"Although we don't actively solicit cash donations to defray postage, friends of this program have donated postage ($1 postage stamps works well) or cash to help with postage which has helped us ship three boxes per week, rather than the one box we had planned," said Shea.

Sage Books also provides all printing needs for the beanie captains, including color posters and handouts. Printing help would be welcome, added Shea.

Sydney Snyder of Granby was the first volunteer beanie captain to sign up.

"Pete and Sue are wonderfully giving people," said Snyder. "When I learned of their efforts, I presented Beanies for Balad to the Missions and Social Action Committee at First Church in Ludlow. The response has been overwhelming. From there I began to seek out additional collection locations."

Snyder said it breaks her heart when she watches the news coming out of Iraq.

"In some small way, I hope Beanies for Balad brings some joy to our troops and comfort to the children of Iraq," added Snyder. "If we are going to bridge the gap between ourselves and other cultures and peoples of the world, we have to reach out to them, and there is no better place to start than with the children. These little toys offer our troops an opportunity to bring comfort to the innocents of this conflict."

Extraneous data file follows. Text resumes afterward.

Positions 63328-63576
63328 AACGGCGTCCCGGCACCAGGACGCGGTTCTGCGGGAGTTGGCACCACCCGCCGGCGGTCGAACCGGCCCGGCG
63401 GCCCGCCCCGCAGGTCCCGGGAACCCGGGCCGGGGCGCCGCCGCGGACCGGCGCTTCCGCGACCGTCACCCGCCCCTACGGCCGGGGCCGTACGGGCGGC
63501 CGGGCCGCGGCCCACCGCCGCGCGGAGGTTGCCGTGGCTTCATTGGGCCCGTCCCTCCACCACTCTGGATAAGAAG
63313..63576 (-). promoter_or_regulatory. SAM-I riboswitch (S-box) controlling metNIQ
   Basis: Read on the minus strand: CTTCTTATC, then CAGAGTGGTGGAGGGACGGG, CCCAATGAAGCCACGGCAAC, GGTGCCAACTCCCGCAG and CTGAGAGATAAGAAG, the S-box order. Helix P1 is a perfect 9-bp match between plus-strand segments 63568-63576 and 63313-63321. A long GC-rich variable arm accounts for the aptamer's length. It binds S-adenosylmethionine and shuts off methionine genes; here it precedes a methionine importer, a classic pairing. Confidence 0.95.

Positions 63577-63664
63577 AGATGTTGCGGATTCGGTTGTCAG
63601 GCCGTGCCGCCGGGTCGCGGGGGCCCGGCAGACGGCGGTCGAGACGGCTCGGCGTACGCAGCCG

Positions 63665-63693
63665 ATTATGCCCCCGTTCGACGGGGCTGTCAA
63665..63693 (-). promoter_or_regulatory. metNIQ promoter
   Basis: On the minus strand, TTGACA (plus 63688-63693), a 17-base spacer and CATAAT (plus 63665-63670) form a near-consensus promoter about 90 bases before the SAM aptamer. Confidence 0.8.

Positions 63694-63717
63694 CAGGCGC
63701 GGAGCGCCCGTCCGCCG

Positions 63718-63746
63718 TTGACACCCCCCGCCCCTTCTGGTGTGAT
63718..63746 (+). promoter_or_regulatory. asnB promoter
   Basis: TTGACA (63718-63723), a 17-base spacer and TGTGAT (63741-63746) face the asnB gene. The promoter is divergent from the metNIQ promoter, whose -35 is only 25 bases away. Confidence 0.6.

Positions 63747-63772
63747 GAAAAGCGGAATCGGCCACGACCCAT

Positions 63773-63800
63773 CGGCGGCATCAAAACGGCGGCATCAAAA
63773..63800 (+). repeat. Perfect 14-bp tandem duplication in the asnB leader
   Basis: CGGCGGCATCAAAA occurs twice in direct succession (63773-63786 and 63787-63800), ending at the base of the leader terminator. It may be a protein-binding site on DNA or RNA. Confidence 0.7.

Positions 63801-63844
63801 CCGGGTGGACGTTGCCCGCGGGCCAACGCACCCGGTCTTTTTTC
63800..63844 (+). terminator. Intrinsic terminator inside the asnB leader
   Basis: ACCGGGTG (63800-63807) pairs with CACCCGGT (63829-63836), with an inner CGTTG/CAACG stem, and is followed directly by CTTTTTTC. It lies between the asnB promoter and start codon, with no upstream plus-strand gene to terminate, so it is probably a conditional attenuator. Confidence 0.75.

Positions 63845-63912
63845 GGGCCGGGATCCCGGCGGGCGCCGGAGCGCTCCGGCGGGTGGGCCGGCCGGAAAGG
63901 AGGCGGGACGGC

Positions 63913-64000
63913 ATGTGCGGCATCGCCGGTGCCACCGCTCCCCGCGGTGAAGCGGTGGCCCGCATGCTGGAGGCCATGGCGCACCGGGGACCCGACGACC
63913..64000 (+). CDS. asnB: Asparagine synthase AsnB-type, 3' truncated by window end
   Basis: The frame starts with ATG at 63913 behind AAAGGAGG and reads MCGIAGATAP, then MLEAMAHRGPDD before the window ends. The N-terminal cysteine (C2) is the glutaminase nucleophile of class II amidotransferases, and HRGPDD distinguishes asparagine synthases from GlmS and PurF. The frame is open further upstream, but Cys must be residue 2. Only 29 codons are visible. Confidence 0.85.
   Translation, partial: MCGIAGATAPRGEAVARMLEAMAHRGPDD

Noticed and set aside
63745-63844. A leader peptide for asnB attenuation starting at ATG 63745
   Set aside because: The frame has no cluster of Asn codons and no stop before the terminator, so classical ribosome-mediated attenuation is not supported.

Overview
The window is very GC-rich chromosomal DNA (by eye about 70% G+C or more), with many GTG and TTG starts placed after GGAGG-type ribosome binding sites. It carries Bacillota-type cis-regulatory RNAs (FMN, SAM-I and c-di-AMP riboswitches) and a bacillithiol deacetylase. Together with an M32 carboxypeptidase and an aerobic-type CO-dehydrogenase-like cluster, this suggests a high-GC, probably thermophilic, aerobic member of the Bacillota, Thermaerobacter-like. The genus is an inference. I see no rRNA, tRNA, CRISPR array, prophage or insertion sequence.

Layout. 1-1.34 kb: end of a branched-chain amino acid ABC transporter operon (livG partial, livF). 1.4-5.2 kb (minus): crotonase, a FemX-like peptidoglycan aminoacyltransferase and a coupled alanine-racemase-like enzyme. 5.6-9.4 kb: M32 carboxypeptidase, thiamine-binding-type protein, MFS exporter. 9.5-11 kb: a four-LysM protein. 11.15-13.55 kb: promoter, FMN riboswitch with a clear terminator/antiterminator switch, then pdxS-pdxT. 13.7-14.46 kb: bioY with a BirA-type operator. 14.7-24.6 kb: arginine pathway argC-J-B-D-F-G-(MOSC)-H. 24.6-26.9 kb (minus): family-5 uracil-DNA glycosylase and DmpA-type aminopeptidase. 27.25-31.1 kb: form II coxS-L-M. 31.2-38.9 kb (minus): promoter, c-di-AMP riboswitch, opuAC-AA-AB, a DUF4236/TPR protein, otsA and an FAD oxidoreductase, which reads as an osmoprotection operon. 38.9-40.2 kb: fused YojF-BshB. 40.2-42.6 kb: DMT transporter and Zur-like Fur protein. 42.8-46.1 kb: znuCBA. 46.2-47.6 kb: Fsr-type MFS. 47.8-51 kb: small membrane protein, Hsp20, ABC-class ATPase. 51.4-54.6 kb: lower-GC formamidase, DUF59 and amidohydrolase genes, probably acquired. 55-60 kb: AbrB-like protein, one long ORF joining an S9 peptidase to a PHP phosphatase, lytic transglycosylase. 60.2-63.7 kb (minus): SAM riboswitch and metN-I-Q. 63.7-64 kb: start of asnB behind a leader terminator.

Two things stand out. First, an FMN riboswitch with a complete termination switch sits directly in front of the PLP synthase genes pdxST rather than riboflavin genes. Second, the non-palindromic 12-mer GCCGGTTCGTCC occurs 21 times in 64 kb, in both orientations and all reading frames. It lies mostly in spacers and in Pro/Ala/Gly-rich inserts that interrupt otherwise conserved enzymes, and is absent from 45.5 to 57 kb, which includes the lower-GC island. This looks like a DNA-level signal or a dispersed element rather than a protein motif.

"Because these are Muslim children, we screen out Christmas, Easter and Hanukkah items and redonate them to local charities," said Shea. "We also screen out any beanies that might light up or make noise for our soldiers' safety."

Shea noted that although the military group they ship to receives nearly 5,000 pounds each week of these items, "the cupboard would be bare within two weeks if the donations stopped."

"Our troops like to do these handouts for the kids who often have very little, and it always brings smiles all around," she added. "Sending items for the troops themselves also reiterates that we care about them and understand the hardships they are encountering."

Public drop boxes are currently located at Sage Books, as well as the Edwards Library and Bashista's Orchards, all in Southampton; Granby Library & Town Hall, Polish National Credit Union, Five Corner Cuts, West Street School, East Meadow School and the Junior/Senior High School, all in Granby; the First Church in Ludlow; Healthy Alternatives in Belchertown, and the Huntington Library and Trolley Shop, both in Huntington.

For persons interested in becoming involved in Beanies for Balad or wish to make a donation, contact Shea or Morin at (413) 527-7703 or via e-mail at For the latest information on the campaign, visit

"We've allowed this campaign to find its own voice and it continues to resonate," said Shea. "We're pleased to offer this direct pipeline, and hope donations of the requested items will continue to come in. We are thankful to be living among such giving people, and welcome any individual, school, business or club who wishes to help fill the box."